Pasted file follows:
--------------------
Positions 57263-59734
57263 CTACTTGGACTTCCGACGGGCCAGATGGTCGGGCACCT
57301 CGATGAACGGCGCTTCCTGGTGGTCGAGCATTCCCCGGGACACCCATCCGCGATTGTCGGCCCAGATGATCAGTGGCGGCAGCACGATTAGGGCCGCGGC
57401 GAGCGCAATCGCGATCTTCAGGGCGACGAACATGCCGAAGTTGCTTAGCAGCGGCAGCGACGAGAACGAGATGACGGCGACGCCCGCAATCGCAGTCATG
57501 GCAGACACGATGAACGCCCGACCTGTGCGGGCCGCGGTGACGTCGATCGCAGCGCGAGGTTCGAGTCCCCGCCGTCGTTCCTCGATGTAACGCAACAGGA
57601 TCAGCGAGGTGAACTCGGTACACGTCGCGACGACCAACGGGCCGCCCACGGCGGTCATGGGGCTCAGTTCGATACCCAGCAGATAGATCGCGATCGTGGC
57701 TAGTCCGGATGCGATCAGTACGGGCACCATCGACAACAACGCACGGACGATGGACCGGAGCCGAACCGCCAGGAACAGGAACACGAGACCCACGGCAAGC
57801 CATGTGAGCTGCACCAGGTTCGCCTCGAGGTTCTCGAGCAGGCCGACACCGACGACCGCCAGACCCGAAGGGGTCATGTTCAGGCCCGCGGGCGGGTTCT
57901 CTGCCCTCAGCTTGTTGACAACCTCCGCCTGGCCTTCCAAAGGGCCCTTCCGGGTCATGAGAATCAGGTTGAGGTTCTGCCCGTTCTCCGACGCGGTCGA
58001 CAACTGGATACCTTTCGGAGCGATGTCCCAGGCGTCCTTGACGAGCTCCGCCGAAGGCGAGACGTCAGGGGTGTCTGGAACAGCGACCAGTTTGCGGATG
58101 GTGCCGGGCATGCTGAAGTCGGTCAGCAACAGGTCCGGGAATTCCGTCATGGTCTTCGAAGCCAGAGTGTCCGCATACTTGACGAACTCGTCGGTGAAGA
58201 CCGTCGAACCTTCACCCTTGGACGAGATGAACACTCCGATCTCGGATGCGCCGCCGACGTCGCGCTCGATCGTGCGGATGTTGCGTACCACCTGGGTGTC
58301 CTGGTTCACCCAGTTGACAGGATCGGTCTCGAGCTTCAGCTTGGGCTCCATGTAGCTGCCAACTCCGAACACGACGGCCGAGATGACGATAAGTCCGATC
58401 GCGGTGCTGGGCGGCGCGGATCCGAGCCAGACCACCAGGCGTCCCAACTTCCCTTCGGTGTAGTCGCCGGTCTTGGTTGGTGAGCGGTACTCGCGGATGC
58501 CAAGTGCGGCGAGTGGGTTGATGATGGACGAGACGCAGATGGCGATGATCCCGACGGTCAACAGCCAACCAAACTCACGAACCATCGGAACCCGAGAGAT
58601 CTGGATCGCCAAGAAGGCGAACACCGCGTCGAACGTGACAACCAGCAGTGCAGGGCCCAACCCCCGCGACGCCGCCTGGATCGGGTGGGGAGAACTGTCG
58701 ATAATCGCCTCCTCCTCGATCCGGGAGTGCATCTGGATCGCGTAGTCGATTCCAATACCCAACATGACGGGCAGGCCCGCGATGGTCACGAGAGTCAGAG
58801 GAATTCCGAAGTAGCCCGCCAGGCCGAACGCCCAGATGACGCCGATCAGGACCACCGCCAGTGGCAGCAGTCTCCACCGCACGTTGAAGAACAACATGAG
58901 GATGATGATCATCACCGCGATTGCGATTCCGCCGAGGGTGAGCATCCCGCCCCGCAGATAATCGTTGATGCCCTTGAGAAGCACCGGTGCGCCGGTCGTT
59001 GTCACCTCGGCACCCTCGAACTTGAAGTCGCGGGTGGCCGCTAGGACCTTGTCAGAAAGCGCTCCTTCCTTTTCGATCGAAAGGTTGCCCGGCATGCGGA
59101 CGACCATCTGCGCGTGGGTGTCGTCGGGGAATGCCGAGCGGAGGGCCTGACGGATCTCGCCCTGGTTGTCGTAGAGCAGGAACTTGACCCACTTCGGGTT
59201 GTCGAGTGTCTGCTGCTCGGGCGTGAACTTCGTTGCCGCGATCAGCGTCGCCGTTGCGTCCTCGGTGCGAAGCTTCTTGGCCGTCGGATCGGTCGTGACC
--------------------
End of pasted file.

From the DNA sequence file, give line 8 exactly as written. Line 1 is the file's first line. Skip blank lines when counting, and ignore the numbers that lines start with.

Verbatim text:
57801 CATGTGAGCTGCACCAGGTTCGCCTCGAGGTTCTCGAGCAGGCCGACACCGACGACCGCCAGACCCGAAGGGGTCATGTTCAGGCCCGCGGGCGGGTTCT